Ukraine will also provide Turkey major parts, one of them being helicopter engines. Turkish Aerospace Industries (TAI) most recently announced that it will use an engine purchased from Ukraine in its heavy class attack helicopter, T929 or ATAK 2. The chopper’s engines will be produced under a newly signed contract with engine-producing giant Motor Sich.

The fact that Ukraine is supplying the engines for the ATAK 2 helicopters until the domestic engine is ready indicates that Ukraine has become an alternative supplier to the West for Turkey, according to Akbaba. He underlined that Ukrainian engines are also used in Turkish drone magnate Baykar’s latest cutting-edge combat drone, Akıncı.

“Joint engine projects with Ukraine will increase even more,” he said.

The agreement and technology transfer is in line with embargoes imposed against Turkey receiving such products.

Particularly in engine technologies and space, Akbaba said that Turkey aims to transfer technology from Ukraine “because in these areas, Turkey is frequently facing embargoes.” Ukraine also needs technology transfers, especially in electronic components of air systems and for certain products to replace Soviet-era defense gear. “A win-win relationship is maintained,” Akbaba said.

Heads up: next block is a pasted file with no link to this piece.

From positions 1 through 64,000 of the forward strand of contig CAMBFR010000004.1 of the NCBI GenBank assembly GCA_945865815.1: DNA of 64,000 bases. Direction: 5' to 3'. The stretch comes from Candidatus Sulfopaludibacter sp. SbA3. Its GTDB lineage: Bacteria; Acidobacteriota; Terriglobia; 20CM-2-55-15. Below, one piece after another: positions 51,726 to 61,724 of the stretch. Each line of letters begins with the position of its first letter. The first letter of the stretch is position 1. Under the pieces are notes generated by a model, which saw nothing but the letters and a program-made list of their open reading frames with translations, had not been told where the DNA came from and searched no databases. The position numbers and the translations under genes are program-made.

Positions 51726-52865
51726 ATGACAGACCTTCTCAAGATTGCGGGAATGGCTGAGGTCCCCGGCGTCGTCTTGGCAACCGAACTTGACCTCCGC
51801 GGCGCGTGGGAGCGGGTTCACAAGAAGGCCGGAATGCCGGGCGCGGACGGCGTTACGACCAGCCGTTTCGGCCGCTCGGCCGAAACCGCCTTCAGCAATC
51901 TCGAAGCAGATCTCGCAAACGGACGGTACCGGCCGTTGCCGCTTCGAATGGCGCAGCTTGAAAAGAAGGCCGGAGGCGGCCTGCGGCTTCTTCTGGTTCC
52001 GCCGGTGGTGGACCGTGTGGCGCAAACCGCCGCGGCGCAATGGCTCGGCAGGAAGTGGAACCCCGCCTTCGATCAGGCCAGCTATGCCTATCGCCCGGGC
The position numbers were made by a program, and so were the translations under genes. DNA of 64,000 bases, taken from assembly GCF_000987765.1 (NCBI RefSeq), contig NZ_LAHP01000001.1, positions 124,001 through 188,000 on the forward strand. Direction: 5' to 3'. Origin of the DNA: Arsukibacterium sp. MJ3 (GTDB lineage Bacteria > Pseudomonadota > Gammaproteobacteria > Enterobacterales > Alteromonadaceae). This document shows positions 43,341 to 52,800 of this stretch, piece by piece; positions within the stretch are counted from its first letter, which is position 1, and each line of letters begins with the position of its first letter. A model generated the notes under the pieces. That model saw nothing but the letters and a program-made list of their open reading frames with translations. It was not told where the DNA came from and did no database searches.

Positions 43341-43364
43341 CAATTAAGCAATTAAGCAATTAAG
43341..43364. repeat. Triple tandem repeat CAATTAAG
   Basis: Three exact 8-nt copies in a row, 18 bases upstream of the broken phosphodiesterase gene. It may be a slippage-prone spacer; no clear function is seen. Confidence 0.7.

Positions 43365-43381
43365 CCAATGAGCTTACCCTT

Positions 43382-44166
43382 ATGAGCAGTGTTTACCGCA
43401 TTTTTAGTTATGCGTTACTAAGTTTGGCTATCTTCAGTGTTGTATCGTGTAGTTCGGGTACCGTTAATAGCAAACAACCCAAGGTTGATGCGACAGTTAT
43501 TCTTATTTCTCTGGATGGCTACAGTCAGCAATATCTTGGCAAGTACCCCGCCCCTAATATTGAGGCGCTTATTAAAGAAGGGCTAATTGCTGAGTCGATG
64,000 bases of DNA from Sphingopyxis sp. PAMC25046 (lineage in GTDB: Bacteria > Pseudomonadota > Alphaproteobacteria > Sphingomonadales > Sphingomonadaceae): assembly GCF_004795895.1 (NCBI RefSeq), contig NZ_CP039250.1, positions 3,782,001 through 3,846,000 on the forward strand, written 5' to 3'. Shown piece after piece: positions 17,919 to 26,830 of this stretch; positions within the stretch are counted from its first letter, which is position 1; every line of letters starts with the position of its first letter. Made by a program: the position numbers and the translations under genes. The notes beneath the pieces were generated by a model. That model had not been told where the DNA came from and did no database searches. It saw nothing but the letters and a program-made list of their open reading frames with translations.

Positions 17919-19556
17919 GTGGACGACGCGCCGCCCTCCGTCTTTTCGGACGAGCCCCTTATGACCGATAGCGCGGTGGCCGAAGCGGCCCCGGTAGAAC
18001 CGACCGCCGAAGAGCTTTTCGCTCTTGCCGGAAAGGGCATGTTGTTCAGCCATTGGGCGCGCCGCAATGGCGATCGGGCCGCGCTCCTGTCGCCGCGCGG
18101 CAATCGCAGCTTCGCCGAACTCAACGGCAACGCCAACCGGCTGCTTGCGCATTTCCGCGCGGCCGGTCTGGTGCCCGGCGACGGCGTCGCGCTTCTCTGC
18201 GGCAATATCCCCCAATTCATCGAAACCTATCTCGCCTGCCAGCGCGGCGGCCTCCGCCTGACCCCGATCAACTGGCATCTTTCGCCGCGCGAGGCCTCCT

A similar development also applies to the MILGEM (National Ship) warships – Turkey’s Ada-class corvettes that Kyiv sealed a deal to procure. Ukraine-made turbines will be used on MILGEM corvettes tailored for the Ukrainian navy, Akbaba said but predicted that the West will likely impose a turbine embargo on Turkey. Turkey can circumvent the embargoes by purchasing turbines from Ukraine, which according to Akbaba, is the most important factor in Ankara building warships for Kyiv.

“We can assume that a new partnership has already begun.”